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Pregnancy and Before

Physical Activity during Pregnancy

Being active every day is encouraged throughout your pregnancy. You should do at least 150 minutes of moderate intensity physical activity over 3 or more days each week, unless you have any of the following conditions. 

You may continue with your usual daily activities but you shouldn’t do any strenuous activities if you have the following conditions:

• Ruptured membranes

• Premature labour

• Unexplained persistent vaginal bleeding

• Placenta previa after 28 weeks gestation

• Preeclampsia

• Incompetent cervix

• Intrauterine growth restriction

• Pregnant with triplets or more

• Uncontrolled Type I diabetes

• Uncontrolled high blood pressure

• Uncontrolled thyroid disease

• Other serious cardiovascular, respiratory or systemic disorder

You need to talk to your health care provider about the benefits and risks of moderate to vigorous intensity physical activity before you start if you have the following conditions:

• Recurrent pregnancy loss

• Gestational hypertension

• A history of spontaneous preterm birth

• Mild/moderate cardiovascular or respiratory disease

• Symptomatic anemia

• Malnutrition

• Eating disorder

• Twin pregnancy after the 28th week

• Other significant medical conditions

If you are already physically active, continue throughout your pregnancy. There may be times when you may need to change your physical activity.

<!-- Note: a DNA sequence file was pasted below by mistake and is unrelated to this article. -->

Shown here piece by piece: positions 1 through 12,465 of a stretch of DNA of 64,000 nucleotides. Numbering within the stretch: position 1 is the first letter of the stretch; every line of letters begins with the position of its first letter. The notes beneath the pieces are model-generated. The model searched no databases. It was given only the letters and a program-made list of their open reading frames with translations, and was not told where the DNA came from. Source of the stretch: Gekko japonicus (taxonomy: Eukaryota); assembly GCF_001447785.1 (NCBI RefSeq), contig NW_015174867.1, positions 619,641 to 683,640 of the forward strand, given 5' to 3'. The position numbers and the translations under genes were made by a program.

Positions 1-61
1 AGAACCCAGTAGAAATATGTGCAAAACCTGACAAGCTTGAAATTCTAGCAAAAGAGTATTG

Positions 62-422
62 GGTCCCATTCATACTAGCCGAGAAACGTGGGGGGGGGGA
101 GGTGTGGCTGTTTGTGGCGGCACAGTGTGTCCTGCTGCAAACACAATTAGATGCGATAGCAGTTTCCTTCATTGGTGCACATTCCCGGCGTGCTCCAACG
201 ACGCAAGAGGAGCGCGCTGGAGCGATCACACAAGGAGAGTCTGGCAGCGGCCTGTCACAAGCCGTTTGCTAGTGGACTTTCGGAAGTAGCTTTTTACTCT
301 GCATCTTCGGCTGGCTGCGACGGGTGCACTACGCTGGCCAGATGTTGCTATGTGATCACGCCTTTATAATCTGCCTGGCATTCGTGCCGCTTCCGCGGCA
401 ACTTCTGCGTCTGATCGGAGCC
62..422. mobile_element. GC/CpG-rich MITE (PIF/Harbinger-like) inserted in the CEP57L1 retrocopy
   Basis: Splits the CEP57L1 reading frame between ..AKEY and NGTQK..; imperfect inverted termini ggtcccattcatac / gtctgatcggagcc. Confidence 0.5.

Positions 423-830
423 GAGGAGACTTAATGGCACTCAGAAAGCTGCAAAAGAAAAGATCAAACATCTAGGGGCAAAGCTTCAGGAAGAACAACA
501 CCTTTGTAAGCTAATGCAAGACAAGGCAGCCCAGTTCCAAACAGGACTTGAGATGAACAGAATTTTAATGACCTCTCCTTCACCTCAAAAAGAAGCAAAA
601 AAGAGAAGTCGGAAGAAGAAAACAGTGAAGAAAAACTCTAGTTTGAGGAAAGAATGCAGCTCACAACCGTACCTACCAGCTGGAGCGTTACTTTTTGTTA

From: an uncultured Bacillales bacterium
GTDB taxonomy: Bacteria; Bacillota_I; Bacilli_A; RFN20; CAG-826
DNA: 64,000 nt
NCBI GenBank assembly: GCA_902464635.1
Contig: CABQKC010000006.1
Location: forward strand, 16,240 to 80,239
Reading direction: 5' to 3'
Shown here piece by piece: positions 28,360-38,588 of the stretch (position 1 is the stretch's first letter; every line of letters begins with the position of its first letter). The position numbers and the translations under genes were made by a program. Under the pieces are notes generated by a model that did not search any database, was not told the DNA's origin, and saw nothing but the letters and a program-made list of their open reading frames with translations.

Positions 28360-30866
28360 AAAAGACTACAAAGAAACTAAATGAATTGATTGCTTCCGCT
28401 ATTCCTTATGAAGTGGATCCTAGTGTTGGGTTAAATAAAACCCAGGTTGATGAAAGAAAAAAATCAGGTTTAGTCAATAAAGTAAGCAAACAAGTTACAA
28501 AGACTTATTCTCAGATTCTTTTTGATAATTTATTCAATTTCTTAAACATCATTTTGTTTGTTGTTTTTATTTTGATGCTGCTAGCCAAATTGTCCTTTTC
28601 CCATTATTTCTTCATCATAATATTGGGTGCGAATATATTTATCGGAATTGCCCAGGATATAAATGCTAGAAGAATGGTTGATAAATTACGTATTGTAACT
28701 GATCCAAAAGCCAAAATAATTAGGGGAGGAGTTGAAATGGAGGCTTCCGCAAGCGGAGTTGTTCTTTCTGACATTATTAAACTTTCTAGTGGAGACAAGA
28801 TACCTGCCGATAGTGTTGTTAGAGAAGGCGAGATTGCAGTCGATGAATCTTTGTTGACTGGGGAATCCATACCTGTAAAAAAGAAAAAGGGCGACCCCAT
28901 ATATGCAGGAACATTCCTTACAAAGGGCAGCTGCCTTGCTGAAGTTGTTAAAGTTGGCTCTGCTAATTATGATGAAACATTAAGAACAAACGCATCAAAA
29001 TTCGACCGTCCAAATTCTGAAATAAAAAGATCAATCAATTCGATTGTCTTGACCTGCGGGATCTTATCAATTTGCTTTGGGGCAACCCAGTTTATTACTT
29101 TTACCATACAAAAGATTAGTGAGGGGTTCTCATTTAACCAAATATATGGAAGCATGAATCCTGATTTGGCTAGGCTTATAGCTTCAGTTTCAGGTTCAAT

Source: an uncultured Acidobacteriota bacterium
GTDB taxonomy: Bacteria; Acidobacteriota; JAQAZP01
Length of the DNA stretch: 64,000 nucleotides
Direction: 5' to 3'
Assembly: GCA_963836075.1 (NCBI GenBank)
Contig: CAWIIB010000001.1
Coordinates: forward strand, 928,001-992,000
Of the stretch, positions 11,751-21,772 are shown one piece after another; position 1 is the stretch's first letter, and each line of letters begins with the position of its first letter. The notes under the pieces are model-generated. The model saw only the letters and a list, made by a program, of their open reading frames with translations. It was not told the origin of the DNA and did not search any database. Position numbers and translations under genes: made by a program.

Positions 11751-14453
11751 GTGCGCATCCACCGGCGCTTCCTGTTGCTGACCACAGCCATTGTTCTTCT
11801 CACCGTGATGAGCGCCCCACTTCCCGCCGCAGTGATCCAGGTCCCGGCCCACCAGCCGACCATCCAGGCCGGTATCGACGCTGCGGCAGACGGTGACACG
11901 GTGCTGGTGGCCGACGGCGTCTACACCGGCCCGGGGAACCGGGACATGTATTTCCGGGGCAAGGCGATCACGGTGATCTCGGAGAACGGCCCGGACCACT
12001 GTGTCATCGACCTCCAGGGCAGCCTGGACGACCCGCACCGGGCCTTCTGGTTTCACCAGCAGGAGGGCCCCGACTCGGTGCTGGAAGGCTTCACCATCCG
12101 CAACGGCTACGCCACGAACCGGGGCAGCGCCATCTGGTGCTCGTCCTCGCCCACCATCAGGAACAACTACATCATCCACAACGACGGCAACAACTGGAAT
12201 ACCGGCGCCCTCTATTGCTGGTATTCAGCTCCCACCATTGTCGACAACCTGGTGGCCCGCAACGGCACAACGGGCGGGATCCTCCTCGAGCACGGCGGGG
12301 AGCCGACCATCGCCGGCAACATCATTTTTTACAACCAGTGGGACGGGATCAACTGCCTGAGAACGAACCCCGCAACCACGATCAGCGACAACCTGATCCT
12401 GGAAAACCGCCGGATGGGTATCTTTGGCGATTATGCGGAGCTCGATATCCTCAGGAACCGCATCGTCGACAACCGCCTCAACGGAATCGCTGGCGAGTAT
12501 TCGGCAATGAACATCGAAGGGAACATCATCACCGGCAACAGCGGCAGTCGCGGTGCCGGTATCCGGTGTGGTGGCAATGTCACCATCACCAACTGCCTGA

If you are not meeting this target, start by walking for 15 minutes three times each week. Gradually work up to the target of 150 minutes over a minimum of three days.

Try a variety of aerobic and resistance training activities. Yoga and/or gentle stretching may be helpful. If you wish to exercise beyond the guideline, such as high intensity exercise, talk to your health care provider.

  • More energy
  • Better mood
  • Better sleep
  • Healthy weight gain
  • Less stress
  • Better posture
  • More oxygen for your baby
  • Less chance of developing pregnancy related diabetes or high blood pressure
  • Helps you to have energy and flexibility for labour
  • An easier recovery after birth

You should be able to talk normally during moderate intensity physical activities.

If you feel tired, stop.

Make sure you drink lots of water before, during and after physical activity. This will prevent overheating and dehydration.

Avoid outdoor activities in extreme weather conditions.

 
  • During pregnancy and after birth, daily pelvic floor muscle training such as Kegel exercises can help reduce the risk of urinary incontinence. Here is how you do this:
  • Get comfortable
  • Stand, sit, or lie down with your knees slightly apart
  • Squeeze the muscles you would use to hold back pee or poop
  • Tighten the muscles for 5 to 10 seconds. Make sure you keep breathing normally
  • Now relax the muscles for about 10 seconds. Aim for 10 Kegels per session

Stop exercising if you experience:

  • Excessive shortness of breath
  • Chest pain
  • Painful or persistent uterine contractions
  • Vaginal bleeding
  • Any “gush” of fluid from the vagina
  • Dizziness, faintness or blurred vision
  • Sudden swelling of the ankles, hands or face
  • Excessive fatigue
  • Difficulty walking
  • Changes in usual fetal movement
  • Swelling, pain, and redness in the calves
  • Abnormally high heart rate that does not drop when the activity is stopped.
  • Sudden change in body temperature.
  • Strong, sharp pain in the pubis, back, abdomen, or chest.

Review:

The Sensible Guide to a Healthy Pregnancy: Physical Activity and Pregnancy (PDF 1.4MB) English / Francais 

Watch these videos on prenatal fitness:

Avoid Back Pain during Pregnancy

Abdominal Exercise during Pregnancy 

Flexibility and Joint Issues during Pregnancy

Strength Training during Pregnancy 

How To Find Your Target Heart Rate

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